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© Research
Publication : Science (New York, N.Y.)

TLR3 deficiency in patients with herpes simplex encephalitis

Scientific Fields
Diseases
Organisms
Applications
Technique

Published in Science (New York, N.Y.) - 14 Sep 2007

Zhang SY, Jouanguy E, Ugolini S, Smahi A, Elain G, Romero P, Segal D, Sancho-Shimizu V, Lorenzo L, Puel A, Picard C, Chapgier A, Plancoulaine S, Titeux M, Cognet C, von Bernuth H, Ku CL, Casrouge A, Zhang XX, Barreiro L, Leonard J, Hamilton C, Lebon P, Héron B, Vallée L, Quintana-Murci L, Hovnanian A, Rozenberg F, Vivier E, Geissmann F, Tardieu M, Abel L, Casanova JL

Link to Pubmed [PMID] – 17872438

Science 2007 Sep;317(5844):1522-7

Some Toll and Toll-like receptors (TLRs) provide immunity to experimental infections in animal models, but their contribution to host defense in natural ecosystems is unknown. We report a dominant-negative TLR3 allele in otherwise healthy children with herpes simplex virus 1 (HSV-1) encephalitis. TLR3 is expressed in the central nervous system (CNS), where it is required to control HSV-1, which spreads from the epithelium to the CNS via cranial nerves. TLR3 is also expressed in epithelial and dendritic cells, which apparently use TLR3-independent pathways to prevent further dissemination of HSV-1 and to provide resistance to other pathogens in TLR3-deficient patients. Human TLR3 appears to be redundant in host defense to most microbes but is vital for natural immunity to HSV-1 in the CNS, which suggests that neurotropic viruses have contributed to the evolutionary maintenance of TLR3.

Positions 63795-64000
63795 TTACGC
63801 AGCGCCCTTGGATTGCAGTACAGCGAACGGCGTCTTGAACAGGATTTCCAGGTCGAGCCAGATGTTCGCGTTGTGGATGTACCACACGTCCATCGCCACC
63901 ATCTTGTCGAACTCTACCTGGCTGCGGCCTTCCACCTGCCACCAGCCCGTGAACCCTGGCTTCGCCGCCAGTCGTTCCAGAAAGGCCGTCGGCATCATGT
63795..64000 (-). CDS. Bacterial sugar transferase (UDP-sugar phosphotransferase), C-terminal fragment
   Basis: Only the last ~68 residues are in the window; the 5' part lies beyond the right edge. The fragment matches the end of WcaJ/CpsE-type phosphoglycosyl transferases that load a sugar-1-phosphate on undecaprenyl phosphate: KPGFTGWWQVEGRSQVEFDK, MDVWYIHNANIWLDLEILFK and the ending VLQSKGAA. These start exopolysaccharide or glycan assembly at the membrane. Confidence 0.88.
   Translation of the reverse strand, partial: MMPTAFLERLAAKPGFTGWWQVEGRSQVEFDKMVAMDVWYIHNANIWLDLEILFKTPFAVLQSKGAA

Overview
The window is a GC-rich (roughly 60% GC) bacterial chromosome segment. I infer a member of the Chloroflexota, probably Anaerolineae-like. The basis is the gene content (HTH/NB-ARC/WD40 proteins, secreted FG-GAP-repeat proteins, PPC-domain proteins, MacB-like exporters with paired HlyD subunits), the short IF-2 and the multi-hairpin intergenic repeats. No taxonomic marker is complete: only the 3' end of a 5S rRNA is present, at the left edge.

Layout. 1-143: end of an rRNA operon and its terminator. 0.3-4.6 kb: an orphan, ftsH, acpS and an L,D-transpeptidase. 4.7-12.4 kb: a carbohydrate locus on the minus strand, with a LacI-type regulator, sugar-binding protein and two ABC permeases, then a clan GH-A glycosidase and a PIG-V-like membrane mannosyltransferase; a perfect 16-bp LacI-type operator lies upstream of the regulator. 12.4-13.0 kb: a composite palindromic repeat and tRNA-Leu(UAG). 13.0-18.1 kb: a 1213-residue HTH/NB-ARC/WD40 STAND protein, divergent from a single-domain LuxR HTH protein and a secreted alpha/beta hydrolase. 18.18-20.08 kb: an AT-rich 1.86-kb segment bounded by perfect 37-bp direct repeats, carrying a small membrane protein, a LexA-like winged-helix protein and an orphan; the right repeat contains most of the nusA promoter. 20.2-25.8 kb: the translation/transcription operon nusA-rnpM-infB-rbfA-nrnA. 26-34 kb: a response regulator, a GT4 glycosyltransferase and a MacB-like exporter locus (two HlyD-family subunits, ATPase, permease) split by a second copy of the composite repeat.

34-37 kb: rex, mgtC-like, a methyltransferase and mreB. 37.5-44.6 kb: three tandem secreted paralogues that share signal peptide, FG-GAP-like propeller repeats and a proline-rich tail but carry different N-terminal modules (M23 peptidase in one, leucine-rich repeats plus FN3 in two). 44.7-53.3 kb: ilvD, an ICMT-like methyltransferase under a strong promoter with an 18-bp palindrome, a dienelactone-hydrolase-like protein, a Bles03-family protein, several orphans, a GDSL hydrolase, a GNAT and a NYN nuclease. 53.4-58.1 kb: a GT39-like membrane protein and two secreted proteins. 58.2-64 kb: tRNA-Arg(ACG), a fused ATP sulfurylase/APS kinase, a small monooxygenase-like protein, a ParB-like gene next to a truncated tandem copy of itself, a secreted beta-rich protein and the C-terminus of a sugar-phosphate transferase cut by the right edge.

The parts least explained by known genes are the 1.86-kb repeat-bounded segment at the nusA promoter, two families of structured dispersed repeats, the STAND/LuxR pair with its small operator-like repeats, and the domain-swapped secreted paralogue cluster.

http://www.ncbi.nlm.nih.gov/pubmed/17872438